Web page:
I answered a question via E-mail again, and thought that I might post it here.
“I couldn’t use a condensate meter as a utility billing meter for steam. That is my whole argument.”
Just a quick note:
I saw the email trail between Steve and yourself, and thought that I would add my thoughts. Our meters are only used for utility billing. Not just sometimes, but all the time. We don’t have any installations (that we know of) that are not used for utility billing.
Many times, we are installed on a system where a vortex shedder is already reading steam flow. We’ll read the same flow, after the users have condensed. In these systems where there is both a vortex shedder and a gravity meter, the vortex will be used for instantaneous flow rate, and the gravity will be used for billing.
The reason is that the best vortex shedders only have a 24:1 turndown when matched exactly for pipe size vs flow rate. But that’s a rare occasion. Vortex meters are always sized for minimum pressure drop, and thus are commonly oversized. They don’t make pipe sizes for specific flow ranges, so we’re stuck with standard piping sizes. After sizing, most applications average around 12:1.
I just sized a steam vortex meter for a project at a Fortune 100 company. Parameters were 6″ pipe, 240 PSIG saturated steam, max flow of 14,000 PPH. Now, we commonly size steam for a flowing velocity of 130 feet per second. This keeps pressure drop and noise levels at acceptable levels. At that velocity, a 6″ pipe will flow 47,000 lbs/hr, but minimum meter read on a 6″ is 1,950 lbs/hr. This is an industrial installation, therefore not subjected to winter-summer flow rates like a building will experience. But even at that, their low flow rates ran lower than 1,000 lbs/hr, a reasonable 14:1 turndown ratio in this instance.
This is a pretty normal situation. You are obviously pretty versed in this (I googled you) so you already know that all pipe is oversized to minimize transport pressure drop. 6″ pipe is a pretty reasonable size for this flow rate. But a 6″ meter is a clear mistake.
In this case, we recommended installing a meter run of either 4″ or 3″ pipe with a corresponding meter size. The 4″ meter will pass 20,500 lbs/hr at our 130 FPS number, and will read down to a minimum of 860 lbs/hr for a turndown of 16:1 at their high flow.
The 3″ will flow 11,500 lbs/hr at 130 FPS, and would flow well beyond that if pressure drop and noise are not a question. Their average flow rates were about 8,000 lbs/hr with only three spikes of 14,000 lbs/hr in a year’s time. This meter would read all the way down to a low flow of 484 lbs/hr. We’ve reached the theoretical 24:1 turndown, but only after sacrificing our 130 FPS standard. And there’s that bottom again.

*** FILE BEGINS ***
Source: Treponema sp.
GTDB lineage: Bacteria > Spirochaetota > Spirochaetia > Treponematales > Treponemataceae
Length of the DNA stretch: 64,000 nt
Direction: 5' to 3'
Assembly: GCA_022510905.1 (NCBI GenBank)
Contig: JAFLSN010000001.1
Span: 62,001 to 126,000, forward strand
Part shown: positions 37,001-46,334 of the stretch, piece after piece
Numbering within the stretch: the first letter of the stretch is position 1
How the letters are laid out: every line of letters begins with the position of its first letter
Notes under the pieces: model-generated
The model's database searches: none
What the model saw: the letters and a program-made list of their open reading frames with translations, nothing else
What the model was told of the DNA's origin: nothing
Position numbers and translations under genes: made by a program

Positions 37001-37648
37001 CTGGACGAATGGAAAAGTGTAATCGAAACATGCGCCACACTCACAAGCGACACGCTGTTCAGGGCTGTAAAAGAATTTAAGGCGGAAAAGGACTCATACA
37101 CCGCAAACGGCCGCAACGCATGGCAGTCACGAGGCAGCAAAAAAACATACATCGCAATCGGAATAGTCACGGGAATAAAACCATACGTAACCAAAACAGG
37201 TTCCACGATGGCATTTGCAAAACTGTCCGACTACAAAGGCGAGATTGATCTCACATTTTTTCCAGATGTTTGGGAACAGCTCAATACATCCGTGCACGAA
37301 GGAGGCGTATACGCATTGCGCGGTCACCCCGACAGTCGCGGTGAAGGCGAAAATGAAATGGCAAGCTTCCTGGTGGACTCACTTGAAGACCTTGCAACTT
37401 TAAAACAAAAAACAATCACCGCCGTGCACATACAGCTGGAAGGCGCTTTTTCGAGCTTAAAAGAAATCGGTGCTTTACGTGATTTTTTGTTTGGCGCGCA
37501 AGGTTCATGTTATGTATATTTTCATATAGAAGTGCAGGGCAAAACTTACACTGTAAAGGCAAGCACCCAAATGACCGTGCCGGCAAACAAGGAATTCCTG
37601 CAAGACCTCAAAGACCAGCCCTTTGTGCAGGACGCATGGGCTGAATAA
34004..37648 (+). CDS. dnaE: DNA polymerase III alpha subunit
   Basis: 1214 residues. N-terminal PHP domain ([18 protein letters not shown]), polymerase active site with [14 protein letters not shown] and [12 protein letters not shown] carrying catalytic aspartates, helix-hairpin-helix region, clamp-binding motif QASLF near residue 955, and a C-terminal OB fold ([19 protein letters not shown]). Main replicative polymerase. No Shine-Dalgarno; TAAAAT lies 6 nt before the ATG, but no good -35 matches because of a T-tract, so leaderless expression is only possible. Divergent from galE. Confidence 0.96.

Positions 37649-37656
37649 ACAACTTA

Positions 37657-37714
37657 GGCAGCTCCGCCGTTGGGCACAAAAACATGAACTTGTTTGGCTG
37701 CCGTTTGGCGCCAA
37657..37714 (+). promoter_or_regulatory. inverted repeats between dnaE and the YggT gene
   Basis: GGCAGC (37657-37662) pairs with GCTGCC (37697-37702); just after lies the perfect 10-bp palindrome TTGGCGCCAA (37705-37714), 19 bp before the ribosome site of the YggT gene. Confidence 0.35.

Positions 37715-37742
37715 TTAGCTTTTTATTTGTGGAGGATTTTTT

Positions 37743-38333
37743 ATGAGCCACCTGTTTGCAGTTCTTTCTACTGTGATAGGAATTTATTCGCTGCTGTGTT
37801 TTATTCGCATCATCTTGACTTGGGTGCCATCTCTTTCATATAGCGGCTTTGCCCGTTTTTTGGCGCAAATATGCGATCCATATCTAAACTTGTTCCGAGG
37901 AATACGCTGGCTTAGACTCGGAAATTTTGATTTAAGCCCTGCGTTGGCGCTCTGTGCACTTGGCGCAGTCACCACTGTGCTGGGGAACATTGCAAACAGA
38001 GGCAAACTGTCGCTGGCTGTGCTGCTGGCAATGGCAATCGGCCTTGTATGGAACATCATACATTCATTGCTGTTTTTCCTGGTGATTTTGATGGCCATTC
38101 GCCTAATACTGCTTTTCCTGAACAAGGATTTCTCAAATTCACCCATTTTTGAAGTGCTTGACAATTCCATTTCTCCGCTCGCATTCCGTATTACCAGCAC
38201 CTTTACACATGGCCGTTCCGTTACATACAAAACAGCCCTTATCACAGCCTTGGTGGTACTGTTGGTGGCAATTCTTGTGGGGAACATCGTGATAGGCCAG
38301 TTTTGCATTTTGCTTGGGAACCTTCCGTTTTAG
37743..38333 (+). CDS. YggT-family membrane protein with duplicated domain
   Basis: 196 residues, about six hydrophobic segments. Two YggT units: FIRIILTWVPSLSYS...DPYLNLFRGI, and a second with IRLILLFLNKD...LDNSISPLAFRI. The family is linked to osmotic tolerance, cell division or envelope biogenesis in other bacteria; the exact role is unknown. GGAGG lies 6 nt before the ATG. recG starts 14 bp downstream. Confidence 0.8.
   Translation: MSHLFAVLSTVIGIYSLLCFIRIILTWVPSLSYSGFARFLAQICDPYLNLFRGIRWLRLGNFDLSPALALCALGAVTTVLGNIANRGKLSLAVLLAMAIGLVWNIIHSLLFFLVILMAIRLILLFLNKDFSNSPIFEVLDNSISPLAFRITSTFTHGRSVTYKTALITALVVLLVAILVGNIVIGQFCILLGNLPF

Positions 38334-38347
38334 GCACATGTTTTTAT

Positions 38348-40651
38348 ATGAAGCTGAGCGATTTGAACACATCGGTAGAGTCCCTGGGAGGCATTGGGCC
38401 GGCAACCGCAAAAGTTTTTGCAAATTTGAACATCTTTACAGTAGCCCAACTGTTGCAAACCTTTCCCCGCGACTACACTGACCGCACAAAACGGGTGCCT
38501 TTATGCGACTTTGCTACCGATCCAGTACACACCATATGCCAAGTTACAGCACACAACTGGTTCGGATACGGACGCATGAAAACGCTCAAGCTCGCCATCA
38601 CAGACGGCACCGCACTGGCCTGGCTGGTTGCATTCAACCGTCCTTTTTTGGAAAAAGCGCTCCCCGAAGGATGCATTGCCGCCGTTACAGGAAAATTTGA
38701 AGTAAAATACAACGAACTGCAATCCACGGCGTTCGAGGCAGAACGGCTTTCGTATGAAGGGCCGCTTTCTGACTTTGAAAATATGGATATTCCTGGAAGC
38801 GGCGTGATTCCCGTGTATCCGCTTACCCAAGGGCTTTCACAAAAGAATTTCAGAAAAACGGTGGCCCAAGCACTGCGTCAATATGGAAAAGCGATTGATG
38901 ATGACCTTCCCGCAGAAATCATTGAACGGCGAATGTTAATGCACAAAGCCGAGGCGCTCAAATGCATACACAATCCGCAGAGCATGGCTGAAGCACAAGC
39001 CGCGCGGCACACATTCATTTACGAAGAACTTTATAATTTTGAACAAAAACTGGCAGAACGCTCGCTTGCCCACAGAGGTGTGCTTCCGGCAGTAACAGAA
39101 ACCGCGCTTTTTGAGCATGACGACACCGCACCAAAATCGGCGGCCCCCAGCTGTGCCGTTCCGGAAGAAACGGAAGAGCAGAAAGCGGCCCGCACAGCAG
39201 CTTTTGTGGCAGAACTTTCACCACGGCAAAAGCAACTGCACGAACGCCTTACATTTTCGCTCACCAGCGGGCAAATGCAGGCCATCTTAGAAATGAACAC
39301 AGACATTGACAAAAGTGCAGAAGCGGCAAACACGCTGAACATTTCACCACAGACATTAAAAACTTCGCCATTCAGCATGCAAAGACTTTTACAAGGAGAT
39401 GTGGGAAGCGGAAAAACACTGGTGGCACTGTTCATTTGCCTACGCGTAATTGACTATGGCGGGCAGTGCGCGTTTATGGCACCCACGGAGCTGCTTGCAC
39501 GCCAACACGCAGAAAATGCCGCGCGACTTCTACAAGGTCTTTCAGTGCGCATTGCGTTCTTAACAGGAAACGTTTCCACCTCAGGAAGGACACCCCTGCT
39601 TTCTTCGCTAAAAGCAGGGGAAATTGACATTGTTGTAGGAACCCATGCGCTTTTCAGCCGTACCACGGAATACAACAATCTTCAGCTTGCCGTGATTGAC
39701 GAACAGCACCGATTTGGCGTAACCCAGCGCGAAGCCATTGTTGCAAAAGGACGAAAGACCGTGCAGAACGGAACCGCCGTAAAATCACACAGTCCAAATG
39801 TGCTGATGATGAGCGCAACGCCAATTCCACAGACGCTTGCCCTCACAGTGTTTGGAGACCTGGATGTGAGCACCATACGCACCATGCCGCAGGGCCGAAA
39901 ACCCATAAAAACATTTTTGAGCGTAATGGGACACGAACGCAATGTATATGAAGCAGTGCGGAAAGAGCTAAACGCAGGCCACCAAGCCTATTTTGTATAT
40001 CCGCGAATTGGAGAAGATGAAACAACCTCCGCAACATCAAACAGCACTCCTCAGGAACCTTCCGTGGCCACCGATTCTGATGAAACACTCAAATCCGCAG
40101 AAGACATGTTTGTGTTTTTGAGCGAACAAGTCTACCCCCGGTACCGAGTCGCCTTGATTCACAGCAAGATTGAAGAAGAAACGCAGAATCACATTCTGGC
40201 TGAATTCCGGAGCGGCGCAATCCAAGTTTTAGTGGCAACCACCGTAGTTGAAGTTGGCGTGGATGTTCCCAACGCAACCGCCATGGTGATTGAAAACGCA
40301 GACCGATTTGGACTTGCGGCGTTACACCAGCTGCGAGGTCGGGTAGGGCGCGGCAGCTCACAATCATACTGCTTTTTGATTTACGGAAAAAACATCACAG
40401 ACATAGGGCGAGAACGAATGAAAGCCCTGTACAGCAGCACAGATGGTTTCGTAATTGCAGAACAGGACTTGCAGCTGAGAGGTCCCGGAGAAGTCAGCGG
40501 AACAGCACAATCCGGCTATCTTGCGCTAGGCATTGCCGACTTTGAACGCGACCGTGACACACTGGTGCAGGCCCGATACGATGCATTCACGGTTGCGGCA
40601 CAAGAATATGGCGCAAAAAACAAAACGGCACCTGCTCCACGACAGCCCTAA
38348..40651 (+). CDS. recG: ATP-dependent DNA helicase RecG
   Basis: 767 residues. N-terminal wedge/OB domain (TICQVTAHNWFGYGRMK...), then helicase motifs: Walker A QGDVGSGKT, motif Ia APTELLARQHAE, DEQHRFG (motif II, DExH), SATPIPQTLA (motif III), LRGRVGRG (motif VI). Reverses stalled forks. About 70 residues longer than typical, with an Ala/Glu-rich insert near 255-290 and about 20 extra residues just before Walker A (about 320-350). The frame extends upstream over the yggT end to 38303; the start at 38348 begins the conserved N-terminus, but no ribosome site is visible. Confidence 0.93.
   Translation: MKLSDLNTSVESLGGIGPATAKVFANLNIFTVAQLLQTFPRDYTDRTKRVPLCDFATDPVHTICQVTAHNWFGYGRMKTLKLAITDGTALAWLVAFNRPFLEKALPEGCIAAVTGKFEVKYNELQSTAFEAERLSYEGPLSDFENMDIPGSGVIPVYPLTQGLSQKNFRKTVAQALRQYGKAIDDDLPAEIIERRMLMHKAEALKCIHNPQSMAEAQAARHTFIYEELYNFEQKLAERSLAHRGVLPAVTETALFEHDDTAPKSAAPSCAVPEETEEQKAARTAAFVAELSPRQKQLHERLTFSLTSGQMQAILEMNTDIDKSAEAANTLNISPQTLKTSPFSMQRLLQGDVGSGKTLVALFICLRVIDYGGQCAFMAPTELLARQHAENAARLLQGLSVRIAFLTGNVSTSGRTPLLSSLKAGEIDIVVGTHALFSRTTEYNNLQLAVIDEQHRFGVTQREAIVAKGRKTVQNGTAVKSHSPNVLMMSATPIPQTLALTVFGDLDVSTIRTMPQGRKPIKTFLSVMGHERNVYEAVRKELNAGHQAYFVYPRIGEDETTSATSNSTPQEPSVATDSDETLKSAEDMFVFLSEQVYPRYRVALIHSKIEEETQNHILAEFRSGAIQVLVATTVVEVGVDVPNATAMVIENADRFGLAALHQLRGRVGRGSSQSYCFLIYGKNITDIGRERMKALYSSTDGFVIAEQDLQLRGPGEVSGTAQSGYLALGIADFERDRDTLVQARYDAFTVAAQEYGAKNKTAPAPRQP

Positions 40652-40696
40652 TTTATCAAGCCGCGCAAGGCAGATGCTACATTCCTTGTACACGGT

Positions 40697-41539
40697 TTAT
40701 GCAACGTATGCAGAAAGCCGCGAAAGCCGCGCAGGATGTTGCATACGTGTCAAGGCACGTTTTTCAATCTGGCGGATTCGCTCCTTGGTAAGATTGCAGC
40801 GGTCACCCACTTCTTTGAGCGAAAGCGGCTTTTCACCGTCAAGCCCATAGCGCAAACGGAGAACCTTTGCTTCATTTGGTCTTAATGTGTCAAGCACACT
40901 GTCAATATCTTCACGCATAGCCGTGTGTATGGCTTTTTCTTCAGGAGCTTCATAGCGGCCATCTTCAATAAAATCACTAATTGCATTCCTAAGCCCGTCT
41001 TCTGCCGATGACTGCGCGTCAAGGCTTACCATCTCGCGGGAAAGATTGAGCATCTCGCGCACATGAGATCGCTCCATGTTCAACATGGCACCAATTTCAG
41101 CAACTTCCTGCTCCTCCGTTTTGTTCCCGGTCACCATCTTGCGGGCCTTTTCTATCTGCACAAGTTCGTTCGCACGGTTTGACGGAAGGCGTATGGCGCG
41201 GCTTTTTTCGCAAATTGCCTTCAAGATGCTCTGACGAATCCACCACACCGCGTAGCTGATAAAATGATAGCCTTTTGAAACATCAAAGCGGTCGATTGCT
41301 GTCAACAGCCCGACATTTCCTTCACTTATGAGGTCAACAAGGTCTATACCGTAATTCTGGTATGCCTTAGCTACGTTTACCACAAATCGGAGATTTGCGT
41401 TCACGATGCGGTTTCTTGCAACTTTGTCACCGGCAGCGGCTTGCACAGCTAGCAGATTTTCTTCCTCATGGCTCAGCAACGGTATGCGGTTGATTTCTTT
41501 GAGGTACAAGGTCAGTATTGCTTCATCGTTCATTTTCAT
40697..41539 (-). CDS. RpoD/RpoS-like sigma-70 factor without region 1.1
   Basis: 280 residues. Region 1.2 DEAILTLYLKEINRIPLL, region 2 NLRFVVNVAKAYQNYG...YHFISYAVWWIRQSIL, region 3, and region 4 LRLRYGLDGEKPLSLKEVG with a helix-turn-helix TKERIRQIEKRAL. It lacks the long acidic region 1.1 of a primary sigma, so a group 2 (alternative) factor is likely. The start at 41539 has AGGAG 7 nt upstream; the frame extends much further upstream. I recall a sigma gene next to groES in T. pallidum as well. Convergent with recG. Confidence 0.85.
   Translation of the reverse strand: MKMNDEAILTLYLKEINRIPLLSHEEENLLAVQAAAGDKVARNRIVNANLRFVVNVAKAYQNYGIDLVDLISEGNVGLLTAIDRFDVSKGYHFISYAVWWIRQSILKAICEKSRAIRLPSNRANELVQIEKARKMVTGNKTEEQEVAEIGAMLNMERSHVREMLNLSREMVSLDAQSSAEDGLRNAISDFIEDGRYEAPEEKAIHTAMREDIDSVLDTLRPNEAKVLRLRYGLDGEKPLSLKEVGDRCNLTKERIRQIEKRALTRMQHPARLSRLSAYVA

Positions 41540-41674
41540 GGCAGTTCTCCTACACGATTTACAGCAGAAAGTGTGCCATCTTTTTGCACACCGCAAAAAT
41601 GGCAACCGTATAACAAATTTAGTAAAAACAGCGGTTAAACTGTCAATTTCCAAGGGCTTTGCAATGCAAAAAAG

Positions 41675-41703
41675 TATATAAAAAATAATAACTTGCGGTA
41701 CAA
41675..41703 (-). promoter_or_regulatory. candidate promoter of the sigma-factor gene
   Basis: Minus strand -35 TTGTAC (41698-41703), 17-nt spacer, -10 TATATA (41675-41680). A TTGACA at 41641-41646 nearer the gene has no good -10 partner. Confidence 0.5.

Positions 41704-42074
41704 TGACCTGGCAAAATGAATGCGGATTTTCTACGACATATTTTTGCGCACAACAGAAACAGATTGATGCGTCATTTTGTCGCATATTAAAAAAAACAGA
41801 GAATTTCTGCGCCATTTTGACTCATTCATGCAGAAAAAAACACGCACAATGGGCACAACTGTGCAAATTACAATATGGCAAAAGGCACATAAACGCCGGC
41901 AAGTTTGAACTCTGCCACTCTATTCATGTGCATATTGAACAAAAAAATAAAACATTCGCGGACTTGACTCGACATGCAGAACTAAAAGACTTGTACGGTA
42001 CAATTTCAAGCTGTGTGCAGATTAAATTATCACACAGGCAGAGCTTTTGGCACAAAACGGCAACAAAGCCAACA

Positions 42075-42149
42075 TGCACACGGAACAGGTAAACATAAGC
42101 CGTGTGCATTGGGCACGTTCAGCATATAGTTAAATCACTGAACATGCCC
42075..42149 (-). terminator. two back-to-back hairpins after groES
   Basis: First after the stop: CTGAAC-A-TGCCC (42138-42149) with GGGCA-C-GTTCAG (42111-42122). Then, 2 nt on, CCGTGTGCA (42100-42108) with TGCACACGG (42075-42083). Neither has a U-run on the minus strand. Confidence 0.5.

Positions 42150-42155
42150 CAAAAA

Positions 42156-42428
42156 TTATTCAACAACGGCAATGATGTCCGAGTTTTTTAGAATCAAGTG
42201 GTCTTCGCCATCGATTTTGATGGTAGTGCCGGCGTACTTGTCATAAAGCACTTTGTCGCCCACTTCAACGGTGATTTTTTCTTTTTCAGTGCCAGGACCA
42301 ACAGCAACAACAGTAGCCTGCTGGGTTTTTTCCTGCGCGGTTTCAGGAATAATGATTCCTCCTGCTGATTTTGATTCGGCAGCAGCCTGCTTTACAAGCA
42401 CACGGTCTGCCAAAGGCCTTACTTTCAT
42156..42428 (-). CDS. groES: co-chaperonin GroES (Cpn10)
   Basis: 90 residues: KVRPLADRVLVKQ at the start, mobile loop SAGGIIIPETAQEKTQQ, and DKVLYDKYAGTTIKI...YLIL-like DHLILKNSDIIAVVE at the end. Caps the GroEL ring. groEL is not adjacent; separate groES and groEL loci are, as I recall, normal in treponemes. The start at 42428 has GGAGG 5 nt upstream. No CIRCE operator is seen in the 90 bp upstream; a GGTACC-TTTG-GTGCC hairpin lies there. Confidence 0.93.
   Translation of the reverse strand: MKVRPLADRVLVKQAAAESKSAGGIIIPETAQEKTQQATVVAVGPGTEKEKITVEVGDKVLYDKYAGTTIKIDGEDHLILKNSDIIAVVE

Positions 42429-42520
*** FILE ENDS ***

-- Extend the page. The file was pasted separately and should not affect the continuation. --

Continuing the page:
In contrast, a gravity style flow meter will read the maximum flow that it’s designed for, and then sacrifice any flow over that number. But gravity meters have no low flow cutoff. It could only be a drip a minute, and a gravity flow meter will still read it. This makes meter sizing quick. Just size for high flow, no more deciding where to sacrifice.
And that’s the difference. All velocity based flowmeters have a low flow rate that they no longer can read. We are based on weight, and therefore have no low flow cutoff. Our losses are only at high flow. Thus, we can oversize the meter to catch all the flow without ever worrying about missing low flow numbers.
That’s why we are used for billing. Just like the gas meters that will read a pilot light, nothing goes uncounted. When flow rates drop to 1 lb per hour, our 16K lb/hr meter is as accurate as our 250 lb/hr meter.
Gravity meters were first patented in 1859. A number of improvements were made until the final form was patented by Redfield and Bordley of Cadillac in 1912. Over a hundred years later, we are still selling gravity style meters because of their limitless turndown. Energy is expensive. And if you want to read it all, gravity is the only meter out there.
Well, maybe that wasn’t such a quick note, but hopefully I wasn’t too long winded.